The Use of Vitamins and Minerals in Skeletal Health

American Association of Clinical Endocrinologists and the American College of Endocrinology Position Statement

Daniel L. Hurley, MD, FACE; Neil Binkley, MD, FACE; Pauline M. Camacho, MD, FACE; Dima L. Diab, MD, FACE, FACP, CCD; Kurt A. Kennel, MD, FACE; Alan Malabanan, MD, FACE, CCD; Vin Tangpricha, MD, PhD, FACE


Endocr Pract. 2018;24(10):915-924. 

In This Article

Abstract and Introduction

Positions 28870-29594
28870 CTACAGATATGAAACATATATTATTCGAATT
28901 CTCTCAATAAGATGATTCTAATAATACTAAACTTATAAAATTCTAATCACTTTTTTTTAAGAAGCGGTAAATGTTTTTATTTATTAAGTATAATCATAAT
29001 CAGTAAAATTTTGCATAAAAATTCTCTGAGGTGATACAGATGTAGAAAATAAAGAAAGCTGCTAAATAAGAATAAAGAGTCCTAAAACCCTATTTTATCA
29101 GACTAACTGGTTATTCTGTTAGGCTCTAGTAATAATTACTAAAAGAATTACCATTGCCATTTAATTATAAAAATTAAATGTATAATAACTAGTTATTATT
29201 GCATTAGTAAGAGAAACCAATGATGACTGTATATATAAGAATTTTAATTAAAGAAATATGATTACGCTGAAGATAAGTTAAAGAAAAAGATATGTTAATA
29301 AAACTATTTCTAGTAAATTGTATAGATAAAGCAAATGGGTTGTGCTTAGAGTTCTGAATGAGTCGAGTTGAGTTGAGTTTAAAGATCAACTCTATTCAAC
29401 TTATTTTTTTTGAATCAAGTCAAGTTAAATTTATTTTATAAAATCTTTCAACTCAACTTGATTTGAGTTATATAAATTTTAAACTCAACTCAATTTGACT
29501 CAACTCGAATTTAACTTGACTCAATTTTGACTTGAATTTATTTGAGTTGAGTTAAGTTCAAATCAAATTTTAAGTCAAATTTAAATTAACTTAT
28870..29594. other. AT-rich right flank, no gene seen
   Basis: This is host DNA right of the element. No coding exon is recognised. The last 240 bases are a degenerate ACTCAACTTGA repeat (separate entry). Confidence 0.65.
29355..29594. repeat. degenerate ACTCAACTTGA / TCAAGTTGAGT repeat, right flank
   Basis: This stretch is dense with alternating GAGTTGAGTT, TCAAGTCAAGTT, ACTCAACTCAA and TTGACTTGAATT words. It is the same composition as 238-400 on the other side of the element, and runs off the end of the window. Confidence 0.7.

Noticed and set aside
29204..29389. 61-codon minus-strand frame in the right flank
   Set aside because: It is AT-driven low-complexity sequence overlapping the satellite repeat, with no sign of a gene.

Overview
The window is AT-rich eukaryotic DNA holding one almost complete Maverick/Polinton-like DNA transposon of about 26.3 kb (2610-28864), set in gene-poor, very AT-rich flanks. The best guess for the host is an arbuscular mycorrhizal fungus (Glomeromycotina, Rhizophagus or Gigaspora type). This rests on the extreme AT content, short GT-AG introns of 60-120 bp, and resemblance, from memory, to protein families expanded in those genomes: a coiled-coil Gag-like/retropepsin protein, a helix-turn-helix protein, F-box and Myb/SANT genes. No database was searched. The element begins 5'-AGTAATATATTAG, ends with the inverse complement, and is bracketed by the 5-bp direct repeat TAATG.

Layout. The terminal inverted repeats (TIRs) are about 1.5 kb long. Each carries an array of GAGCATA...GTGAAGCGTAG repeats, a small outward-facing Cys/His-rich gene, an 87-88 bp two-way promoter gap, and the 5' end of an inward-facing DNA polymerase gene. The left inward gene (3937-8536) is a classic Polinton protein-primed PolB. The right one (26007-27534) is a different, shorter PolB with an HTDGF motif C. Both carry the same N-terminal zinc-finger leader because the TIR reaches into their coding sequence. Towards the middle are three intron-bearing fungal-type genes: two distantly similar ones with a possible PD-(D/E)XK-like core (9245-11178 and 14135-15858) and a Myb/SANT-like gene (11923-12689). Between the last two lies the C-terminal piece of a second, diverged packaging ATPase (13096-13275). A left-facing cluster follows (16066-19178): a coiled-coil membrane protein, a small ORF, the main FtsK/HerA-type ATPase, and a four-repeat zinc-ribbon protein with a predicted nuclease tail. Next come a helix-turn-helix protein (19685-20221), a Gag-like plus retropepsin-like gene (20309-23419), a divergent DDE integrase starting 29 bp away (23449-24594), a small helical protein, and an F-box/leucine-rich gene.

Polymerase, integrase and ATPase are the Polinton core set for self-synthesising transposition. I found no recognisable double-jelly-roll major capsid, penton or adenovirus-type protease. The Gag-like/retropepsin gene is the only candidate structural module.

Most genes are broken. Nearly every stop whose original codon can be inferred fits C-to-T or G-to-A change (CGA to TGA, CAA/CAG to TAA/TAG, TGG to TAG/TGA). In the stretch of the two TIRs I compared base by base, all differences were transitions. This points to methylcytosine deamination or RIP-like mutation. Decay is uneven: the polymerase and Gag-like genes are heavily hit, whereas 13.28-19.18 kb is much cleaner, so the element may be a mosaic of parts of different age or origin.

The desire to maintain health, including bone health, into old age has led to almost one-half of the population and 70% of older adults in the United States[1] and up to 26% in Europe[2,3] using dietary supplements. Dietary supplements allow for randomized controlled trials (RCTs) that can assess a single nutrient. However, in nutrient studies, it is difficult to account for the impact of food and food fortification on skeletal outcomes. The ability to accurately quantify the effect of an individual nutrient on bone health is confounded by methodological issues and the time lag to assess outcomes. Multiple challenges exist to define what constitutes optimal nutrition for bone health. As stated by Dr. Robert Heaney, "…the Institute of Medicine (IOM) makes recommendations concerning intakes of something like nineteen essential nutrients … for virtually all of them, there are still major unresolved questions … most fundamental, what is normal?".[4] Challenges in defining nutritional adequacy are related in part to study design. Baseline nutrient assessment can also be challenging due to variability in daily food consumption. Furthermore, the interactions between nutrients in food, rather than provision of a single nutrient as a supplement, may have important effects. Finally, it seems implausible that a single nutrient amount is optimal for all individuals, regardless of gender, age, ethnicity, body size, and comorbidities. Thus, it is unrealistic to expect systematic reviews or meta-analyses to provide a simple "one size fits all" definition of optimal nutritional status for skeletal health. Nonetheless, clinicians are commonly asked for advice regarding proper nutrient intake to maintain health. Recognizing that additional data are sorely needed, the aim of this position statement is to outline our current understanding of optimal nutrition to maximize bone gain, minimize bone loss, and reduce fragility fracture risk until future studies provide more clarity.